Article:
COLLEGE PARK, Md. — Stefon Diggs could be more valuable than the University of Maryland might even imagine.
Diggs was one of the most highly touted high school seniors in the country and had his pick of big-name powerhouse schools he could attend. The receiver shocked the college football world and chose to stay close to home to become a Terrapin.
“It was all tied in, my belief, my faith, the faith I had in this university,” said Diggs on Monday during his first college media day experience. “It’s a good school all around so all that tied in and I just bought in. I bought in to what (coach Randy Edsall) was doing and how he was constructing his program, and I just knew this was a great place to be.”
The Terps not only got the services of a top-notch receiver, they also got a new face for the program.
Diggs’ commitment to Edsall and the direction of Maryland’s program is a huge shot in the arm for the school after last year’s 2-10 season — a losing campaign which made a number of fans, boosters and media members question the hiring of Edsall.
But image aside, the possibilities of what Diggs is projected to do on offense may overshadow the fact that he graduated from Good Counsel High School in Gaithersburg, Md., and turned down the chance to play at Auburn, Ohio State and Florida for the chance to come to school 10 miles from home.
“Going away to school is going away to school,” Diggs said. “It doesn’t matter how far away you go … but it’s nice to be close to home.”
The possibilities ahead for Maryland were rather intriguing, though.
The Terps changed offensive coordinators during the offseason and rehired Mike Locksley to come in and install a “pro style offense which will incorporate some spread principles.” That seems to imply a chance for receivers to get quick passes in situations where they are able to make things happen with the ball.
Diggs has strong credentials to fit in such a plan.
The 6-foot, 185-pound pass catcher was rated as a five-star prospect, the No. 1 prep player in Maryland and the second-ranked wide receiving prospect in the nation. He collected 36 catches for 808 yards and eight touchdowns and rushed for 229 yards and three touchdowns last year, while also returning two kicks for scores.
Ten of those 13 touchdowns were for at least 37 yards.
“Guys like Diggs are very explosive,” said Maryland quarterback C.J. Brown. “We can only do so much over the summer with player practices, 7 on 7s, and stuff like that so we’ve seen them in open space. Everyone wants to see once you get the pads on. That’s when players separate themselves.
“We’ll have to wait a couple days, but we all know he’s going to be a special talent and an asset to this team.”
Suddenly, Diggs is coming with some of the same expectations as followed Darius Heyward-Bey when he showed up in College Park in 2006.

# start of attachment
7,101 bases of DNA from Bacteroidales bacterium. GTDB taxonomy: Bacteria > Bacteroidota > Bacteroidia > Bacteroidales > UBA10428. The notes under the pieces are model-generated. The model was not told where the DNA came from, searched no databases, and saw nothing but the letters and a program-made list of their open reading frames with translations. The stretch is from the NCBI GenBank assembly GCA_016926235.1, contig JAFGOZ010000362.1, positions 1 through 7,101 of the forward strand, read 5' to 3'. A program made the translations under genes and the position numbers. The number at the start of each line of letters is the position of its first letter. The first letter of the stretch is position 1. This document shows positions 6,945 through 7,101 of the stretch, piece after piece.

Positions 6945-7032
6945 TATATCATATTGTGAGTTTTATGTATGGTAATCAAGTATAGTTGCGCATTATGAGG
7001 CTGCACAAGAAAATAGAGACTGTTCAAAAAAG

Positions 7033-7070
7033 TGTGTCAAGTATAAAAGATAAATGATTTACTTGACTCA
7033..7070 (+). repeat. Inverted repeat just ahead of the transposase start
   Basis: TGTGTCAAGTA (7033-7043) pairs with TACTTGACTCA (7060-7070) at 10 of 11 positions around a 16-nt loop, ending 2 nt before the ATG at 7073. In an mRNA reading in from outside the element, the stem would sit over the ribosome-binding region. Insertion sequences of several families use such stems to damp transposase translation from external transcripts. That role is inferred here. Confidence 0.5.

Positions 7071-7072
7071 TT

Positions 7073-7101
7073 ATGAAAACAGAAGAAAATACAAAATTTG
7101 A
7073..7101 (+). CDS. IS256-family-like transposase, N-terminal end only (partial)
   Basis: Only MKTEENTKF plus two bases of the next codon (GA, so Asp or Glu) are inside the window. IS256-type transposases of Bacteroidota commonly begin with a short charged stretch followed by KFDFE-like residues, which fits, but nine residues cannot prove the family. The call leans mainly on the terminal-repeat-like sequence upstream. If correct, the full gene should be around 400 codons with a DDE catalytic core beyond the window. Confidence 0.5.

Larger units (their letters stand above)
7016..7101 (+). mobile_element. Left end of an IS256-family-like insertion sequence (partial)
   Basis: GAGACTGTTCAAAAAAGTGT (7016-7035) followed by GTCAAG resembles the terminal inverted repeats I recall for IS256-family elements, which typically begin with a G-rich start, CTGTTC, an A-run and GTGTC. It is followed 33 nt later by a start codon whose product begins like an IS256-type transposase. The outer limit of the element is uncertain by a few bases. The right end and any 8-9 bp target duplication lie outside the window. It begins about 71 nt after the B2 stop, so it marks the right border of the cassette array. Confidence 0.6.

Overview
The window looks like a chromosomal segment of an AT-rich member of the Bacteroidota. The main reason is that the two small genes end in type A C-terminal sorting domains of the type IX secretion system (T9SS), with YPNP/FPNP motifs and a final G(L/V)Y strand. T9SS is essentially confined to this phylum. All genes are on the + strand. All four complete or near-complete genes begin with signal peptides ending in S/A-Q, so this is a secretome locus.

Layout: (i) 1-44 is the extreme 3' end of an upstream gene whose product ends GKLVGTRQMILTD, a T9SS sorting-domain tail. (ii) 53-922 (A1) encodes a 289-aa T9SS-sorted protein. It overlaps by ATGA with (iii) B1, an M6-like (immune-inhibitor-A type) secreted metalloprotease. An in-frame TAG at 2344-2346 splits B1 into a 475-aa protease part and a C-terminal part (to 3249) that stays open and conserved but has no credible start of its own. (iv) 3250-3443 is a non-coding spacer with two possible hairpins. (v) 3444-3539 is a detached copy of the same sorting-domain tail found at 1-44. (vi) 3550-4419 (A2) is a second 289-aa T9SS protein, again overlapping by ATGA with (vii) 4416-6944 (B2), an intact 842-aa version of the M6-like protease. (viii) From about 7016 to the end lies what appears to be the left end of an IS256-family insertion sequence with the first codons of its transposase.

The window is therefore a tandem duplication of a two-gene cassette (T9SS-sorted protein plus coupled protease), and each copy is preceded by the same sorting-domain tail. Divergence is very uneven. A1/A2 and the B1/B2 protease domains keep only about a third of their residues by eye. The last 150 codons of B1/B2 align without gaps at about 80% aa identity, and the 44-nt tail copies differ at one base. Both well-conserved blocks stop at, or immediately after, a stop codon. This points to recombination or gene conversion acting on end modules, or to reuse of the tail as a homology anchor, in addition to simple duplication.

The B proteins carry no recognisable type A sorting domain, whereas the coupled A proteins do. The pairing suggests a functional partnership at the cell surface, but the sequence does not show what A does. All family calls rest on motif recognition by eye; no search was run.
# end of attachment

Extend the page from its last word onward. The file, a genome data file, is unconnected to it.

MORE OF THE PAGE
Heyward-Bey was a track and football star with much speed and huge game-breaking possibilities. He left after his junior season to become the first-round selection (ninth overall) of the Oakland Raiders.
Diggs is downplaying any comparison.
“I put my socks on in the morning just like everyone else,” he said. “I’m taking it all day by day.
“(Locksley’s) not asking a whole lot, he’s just asking me to work hard. That’s all my coaches and teammates are saying, they’re just telling me to work hard. My goal is to just be a good teammate and work hard. Basically that’s it, that’s all I can do.”
Edsall knows that Diggs has all the earmarks of being something special, but he isn’t about to play favorites. Diggs is listed fourth on the preseason depth chart.
“All of the freshmen are at the bottom of the depth chart. The depth chart was based on how the players did in the spring time,” Edsall said. “When we add the freshmen to the list, we just plug them in at the bottom.
“Stefon will be given that opportunity to see what he can do as a punt returner, kick returner and a wide receiver. He is a very talented young man and is very competitive. He wants to play.”
Just where Diggs fits in at Maryland has yet to be seen. He has proven his abilities in high school, but he’s the first to admit that this is entirely different to where he’s been.
“It’s an adjustment. I have a lot of positive people around me, pushing me to do well, getting me in the meeting rooms,” he said. “They’re helping me a lot. It’s just a new playbook, so I’m getting accustomed to it, getting used to it, and trying to get everywhere on time and be early. It’s a good transition.
“I’m going to have to do a lot things here because in high school you don’t have to work as hard. I’ll just take it day by day.”
The only thing that’s certain is that Diggs is happy to be at Maryland.
And the Terrapins are glad to have him.